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The Influence of Firms on Government

Author

Listed:
  • Macher Jeffrey T

    () (Georgetown University)

  • Mayo John W

    () (Georgetown University)

  • Schiffer Mirjam

    () (Secretariat of the Swiss Competition Commission)

Abstract

While interest group explanations have considerably advanced our understanding of governmental outcomes, much remains to be understood about the specific country-level, industry-level and firm-level characteristics that underlie the influence firms have on the establishment of governmental rules, laws and regulations. In this study, we draw upon a unique database of roughly 6000 international firms to investigate the abilities of firms to affect governmental policies. We find that country-level institutional characteristics, such as the legal origin and political diversity of the firm’s home country, significantly affect the ability to influence government. We also find that industry-level characteristics, such as the number of industry competitors, and firm-level characteristics, such as size and age, are determinants of firm influence on governments.

Suggested Citation

  • Macher Jeffrey T & Mayo John W & Schiffer Mirjam, 2011. "The Influence of Firms on Government," The B.E. Journal of Economic Analysis & Policy, De Gruyter, vol. 11(1), pages 1-27, January.
  • Handle: RePEc:bpj:bejeap:v:11:y:2011:i:1:n:1
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    References listed on IDEAS

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    1. Grossman, Gene M & Helpman, Elhanan, 1994. "Protection for Sale," American Economic Review, American Economic Association, vol. 84(4), pages 833-850, September.
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    4. repec:cup:apsrev:v:88:y:1994:i:04:p:911-926_09 is not listed on IDEAS
    5. Josh Lerner & Antoinette Schoar, 2005. "Does Legal Enforcement Affect Financial Transactions? The Contractual Channel in Private Equity," The Quarterly Journal of Economics, Oxford University Press, vol. 120(1), pages 223-246.
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    7. Johan F. M. Swinnen, 1994. "A Positive Theory of Agricultural Protection," American Journal of Agricultural Economics, Agricultural and Applied Economics Association, vol. 76(1), pages 1-14.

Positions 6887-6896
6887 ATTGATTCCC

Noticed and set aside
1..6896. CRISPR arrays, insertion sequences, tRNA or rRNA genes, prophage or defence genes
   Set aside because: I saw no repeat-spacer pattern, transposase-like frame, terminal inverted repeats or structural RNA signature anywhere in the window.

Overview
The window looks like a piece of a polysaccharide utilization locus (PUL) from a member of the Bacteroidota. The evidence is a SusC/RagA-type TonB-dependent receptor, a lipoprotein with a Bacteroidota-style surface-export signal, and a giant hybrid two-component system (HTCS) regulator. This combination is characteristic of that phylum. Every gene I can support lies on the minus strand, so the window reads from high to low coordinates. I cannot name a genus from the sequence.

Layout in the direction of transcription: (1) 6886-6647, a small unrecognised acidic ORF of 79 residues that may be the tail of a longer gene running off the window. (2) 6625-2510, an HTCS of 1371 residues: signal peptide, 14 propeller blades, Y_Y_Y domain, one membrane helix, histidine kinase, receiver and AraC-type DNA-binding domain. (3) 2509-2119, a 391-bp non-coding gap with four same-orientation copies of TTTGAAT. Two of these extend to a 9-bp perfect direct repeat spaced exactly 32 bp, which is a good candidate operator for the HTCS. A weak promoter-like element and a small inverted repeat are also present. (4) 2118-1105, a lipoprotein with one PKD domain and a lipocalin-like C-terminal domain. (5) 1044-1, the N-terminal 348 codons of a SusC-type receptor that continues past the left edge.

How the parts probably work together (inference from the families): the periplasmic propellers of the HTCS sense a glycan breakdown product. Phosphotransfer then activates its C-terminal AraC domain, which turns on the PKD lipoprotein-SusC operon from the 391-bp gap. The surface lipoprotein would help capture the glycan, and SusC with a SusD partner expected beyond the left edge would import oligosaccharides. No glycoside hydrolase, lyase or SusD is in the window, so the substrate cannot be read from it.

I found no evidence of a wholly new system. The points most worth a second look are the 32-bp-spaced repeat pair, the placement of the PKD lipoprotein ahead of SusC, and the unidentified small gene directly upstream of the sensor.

8. Gene Grossman & Elhanan Helpman, 1994. "Foreign Investment with Endogenous Protection," NBER Working Papers 4876, National Bureau of Economic Research, Inc.
    9. Potters, Jan & Sloof, Randolph, 1996. "Interest groups: A survey of empirical models that try to assess their influence," European Journal of Political Economy, Elsevier, vol. 12(3), pages 403-442, November.
    10. Russell Pittman, 1976. "The effects of industry concentration and regulation on contributions in three 1972 U. S. senate campaigns," Public Choice, Springer, vol. 27(1), pages 71-80, September.
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    Citations

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    Cited by:

    1. Mario Bazán & Francisco Sagasti & Raúl Cárdenas, 2014. "National system of innovation for inclusive development: achievements and challenges in Peru," Chapters,in: National Innovation Systems, Social Inclusion and Development, chapter 6, pages 169-198 Edward Elgar Publishing.
    2. Angela Garcia Calvo, 2014. "The Role of State-Firm Relationships in Fostering Competitiveness: Telefonica’s Upgrading," Carlo Alberto Notebooks 397, Collegio Carlo Alberto.
    3. James Lake & Maia Linask, 2016. "Domestic political competition and pro-cyclical import protection," Review of International Economics, Wiley Blackwell, vol. 24(3), pages 564-591, August.
    4. Jeffrey Macher & John Mayo, 2012. "The World of Regulatory Influence," Journal of Regulatory Economics, Springer, vol. 41(1), pages 59-79, February.
    5. Wöcke, Albert & Moodley, Terence, 2015. "Corporate political strategy and liability of foreignness: Similarities and differences between local and foreign firms in the South African Health Sector," International Business Review, Elsevier, vol. 24(4), pages 700-709.

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